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The Weekly Landscape 4.5.21

by | Apr 5, 2021 | Nature News, The Writing Landscape

Hello Nature Writers,

This week’s blog features one of our writers, Annette Drewes and her experience at a recent writing retreat. Annette is a writer, wanderer and wild rice whisperer. Her website is entitled Wild Rice Voices

I know I was inspired by this post.

My first night at the Olson home and I pick up A Wilderness Within: The Life of Sigurd F. Olson a biography by David Backes. I have read Listening Point, Olson’s book written about a rocky point of wilderness on Burntside Lake, near Ely, Minnesota. I am familiar with the writer, but not the man. I flip to the middle and catch this phrase: “Sigurd was ready to try an experiment, hoping to find out if there really was a writer inside him waiting to break out (p.114).” Yes, I know this feeling. In fact, I was here in Ely for just that reason.  

 In his mid-30’s, married and with two sons, Sigurd secluded himself in a cabin on Bear Island Lake – just south of Ely for a few days over Christmas break. The pressure was enormous. Currently working in education, and as an advocate for wilderness, Sigurd wanted to develop a philosophy of wilderness. Instead, his notes show he came away from this self-imposed task empty handed.  “I am out here to write and find absolutely nothing to write about.” – Sigurd F. Olson (pg. 115). Thankfully, Sigurd continued to write and eventually wrote nine books, the first being The Singing Wilderness, published in 1956. In 1974 he received the Burrough’s Medal, the highest award in nature writing.

 I arrived at Listening Point Foundation, the former home of Sigurd and Elizabeth Olson, late on a March evening with snow still on the ground. Struggling to finish a manuscript, a nine-year project so far, I too was secluding myself and hoping to make progress. I was also here to explore some of the earlier nature writers, writers who may have influenced Sigurd Olson. The foundation and I had reached an agreement earlier in the year. I could visit and in exchange for solitary writing time I would provide pieces based on my discoveries going through Olson’s personal library. A win-win deal.  

Putting down Sig’s biography I step into the enclosed porch, with a window that runs the entire length of the east wall.  Soft light from the lamps scattered around barely illuminate the boxes of books laid out across 1/3 of the floor. In the room I can almost sense the man I never knew sitting across from me in a chair, legs crossed and holding a pipe in his right hand.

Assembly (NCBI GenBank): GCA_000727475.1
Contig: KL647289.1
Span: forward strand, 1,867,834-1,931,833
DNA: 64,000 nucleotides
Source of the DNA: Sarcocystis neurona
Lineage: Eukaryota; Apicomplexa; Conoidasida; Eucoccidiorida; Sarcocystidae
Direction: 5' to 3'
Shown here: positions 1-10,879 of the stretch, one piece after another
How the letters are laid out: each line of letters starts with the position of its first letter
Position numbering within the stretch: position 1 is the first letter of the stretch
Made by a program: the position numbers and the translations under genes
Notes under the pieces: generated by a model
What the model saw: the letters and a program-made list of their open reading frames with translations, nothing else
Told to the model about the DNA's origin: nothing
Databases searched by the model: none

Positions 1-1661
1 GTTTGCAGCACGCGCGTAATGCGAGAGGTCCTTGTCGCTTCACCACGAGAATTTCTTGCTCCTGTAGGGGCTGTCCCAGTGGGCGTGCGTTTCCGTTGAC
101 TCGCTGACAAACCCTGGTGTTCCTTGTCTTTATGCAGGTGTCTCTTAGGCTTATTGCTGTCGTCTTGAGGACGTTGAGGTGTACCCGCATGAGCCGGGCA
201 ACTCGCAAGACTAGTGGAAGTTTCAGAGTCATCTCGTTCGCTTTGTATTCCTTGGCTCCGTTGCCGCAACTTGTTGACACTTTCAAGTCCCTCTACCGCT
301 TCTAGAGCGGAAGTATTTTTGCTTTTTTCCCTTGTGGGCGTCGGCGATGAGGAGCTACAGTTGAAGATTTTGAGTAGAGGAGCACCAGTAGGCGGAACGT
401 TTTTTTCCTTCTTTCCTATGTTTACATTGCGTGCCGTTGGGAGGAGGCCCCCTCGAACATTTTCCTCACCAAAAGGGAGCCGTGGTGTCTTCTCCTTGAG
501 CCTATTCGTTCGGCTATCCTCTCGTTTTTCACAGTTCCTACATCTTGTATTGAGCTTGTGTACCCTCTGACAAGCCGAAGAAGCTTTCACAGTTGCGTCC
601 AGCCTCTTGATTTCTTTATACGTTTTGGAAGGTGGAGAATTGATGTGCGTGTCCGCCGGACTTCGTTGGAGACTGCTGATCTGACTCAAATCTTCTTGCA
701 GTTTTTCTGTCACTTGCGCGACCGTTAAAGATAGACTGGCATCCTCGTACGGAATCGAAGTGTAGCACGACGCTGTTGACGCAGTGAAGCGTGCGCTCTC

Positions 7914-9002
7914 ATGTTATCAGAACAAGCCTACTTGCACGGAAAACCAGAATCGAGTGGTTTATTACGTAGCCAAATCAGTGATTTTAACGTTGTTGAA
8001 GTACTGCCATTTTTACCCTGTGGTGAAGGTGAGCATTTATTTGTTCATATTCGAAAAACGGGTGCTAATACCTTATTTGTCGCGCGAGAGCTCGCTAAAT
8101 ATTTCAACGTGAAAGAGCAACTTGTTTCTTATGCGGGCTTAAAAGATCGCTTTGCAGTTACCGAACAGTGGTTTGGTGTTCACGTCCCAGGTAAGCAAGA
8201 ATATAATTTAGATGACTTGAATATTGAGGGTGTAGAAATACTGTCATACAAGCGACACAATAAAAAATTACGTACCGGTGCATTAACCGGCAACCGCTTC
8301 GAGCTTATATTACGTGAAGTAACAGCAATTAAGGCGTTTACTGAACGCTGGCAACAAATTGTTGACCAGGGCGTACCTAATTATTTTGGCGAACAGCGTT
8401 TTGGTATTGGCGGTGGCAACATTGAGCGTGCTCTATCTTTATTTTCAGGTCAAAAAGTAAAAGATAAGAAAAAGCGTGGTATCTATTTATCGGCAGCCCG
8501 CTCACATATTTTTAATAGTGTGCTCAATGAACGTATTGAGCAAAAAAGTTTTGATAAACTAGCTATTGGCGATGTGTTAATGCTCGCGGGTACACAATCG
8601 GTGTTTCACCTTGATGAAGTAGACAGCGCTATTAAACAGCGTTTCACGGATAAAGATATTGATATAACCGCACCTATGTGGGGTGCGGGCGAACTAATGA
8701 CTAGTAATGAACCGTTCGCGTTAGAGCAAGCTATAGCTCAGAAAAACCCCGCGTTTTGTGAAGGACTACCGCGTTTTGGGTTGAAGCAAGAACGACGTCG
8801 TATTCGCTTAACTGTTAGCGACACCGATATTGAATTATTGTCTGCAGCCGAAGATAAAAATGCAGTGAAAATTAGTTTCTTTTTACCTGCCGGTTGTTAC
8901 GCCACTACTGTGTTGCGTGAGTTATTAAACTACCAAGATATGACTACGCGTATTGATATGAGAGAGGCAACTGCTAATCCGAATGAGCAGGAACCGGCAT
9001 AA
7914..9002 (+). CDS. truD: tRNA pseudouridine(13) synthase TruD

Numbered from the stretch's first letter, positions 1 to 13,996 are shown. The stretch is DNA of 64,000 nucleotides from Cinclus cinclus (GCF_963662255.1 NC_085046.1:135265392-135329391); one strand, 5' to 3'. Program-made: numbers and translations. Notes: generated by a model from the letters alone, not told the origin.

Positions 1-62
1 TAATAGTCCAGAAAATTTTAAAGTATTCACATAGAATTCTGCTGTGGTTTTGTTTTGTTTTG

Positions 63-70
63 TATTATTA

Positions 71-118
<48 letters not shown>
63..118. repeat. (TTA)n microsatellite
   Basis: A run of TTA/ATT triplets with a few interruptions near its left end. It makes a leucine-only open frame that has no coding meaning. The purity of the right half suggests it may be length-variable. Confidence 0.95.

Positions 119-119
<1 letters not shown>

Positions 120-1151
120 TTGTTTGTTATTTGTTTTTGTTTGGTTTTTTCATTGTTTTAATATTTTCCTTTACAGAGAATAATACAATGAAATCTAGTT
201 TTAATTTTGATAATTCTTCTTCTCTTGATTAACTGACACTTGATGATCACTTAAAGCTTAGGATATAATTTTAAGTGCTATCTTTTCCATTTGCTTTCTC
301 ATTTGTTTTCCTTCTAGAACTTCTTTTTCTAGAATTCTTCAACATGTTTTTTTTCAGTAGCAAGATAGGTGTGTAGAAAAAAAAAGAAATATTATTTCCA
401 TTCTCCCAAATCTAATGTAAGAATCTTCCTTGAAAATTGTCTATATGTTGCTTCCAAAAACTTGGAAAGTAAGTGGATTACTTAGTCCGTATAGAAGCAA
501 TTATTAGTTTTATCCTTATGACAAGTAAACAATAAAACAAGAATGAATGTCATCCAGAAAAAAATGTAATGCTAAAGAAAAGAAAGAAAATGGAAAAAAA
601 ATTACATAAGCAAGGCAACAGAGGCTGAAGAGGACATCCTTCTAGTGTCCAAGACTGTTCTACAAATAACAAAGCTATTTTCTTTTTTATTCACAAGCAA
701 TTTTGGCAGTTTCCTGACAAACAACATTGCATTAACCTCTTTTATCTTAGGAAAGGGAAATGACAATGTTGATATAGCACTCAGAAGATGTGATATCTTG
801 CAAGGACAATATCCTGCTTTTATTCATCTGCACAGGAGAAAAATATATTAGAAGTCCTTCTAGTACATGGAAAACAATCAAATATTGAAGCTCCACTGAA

I reach into the closest box of books, recognizing the author who led me here, Fred Bodsworth. Two months earlier I had encountered his book Last of the Curlews. Published in 1954, Last of the Curlews follows the migration and courtship of an Eskimo Curlew, one of the last of his species. 

“The male whistled shrilly and zoomed up in a final nuptial flight, hovered in midair high above the crouching female, then dropped like a falling meteorite to a spot about six feet from where she waited. He stood for a moment, feathers fluffed out and neck outstretched, then walked stiff-legged toward her.

 When still a yard away, the male abruptly stopped. The whispering courtship twitter that had been coming from deep in his throat suddenly silenced, and a quick series of alarm notes came instead…The female was a trespasser on his territory, not a prospective mate, for at close range he had recognized the darker plumage and eccentric posture of a species other than his own. The other bird was a female of the closely related Hudsonian species.”

I followed the flight of the lone male curlew as he left the barren tundra and winged his way south to Patagonia in Argentina, wintering grounds for the once abundant bird. Putting down the book to work on my own was a struggle. I had arrived at Farm by the Lake to find some quiet solitude. Instead, I discovered a library of books once belonging to Richard C. Davids (1913-1984), founder of the Farm. Davids was a journalist and wrote the first textbook on conservation in the U.S. He was also an editor for Better Homes & Garden and Farm Journal. When I returned home to Bemidji (Minnesota) I sent out three inquiries regarding personal libraries of writers, and soon after was invited to Listening Point Foundation.

I pull The Strange One by Fred Bodsworth out of the box. A story of fiction about three individuals, two human and one a barnacle goose. Each finds themselves apart from their kind, and longing for connection and a sense of belonging in the Canadian Wilderness. The first sentence pulls me in.

“The barnacle goose was instantly awake, for even in sleep the senses had detected the change in the behavior of the sea.”

Setting the book down I discover an inscription on the title page. “For Sig, friend, mentor, voyageur nonpareil with gratitude inexpressible for making a voyageur of sorts out of me. Fred Bodsworth.”

Turns out that Fred and Sig paddled together for two weeks in the Quetico Park area, in 1950. The trip was organized to build support in Canada for wilderness preservation (Backes 1997). Fred Bodsworth, eighteen years Sig’s junior, would go on to become one of Canada’s preeminent nature writers. Last of the Curlews sold more than 3 million copies and at the time of Bodsworth’s passing in 2012, at the age of 94, had also been made into an animated short film.

Thanks for listening to my story. Who is on your bookshelf?

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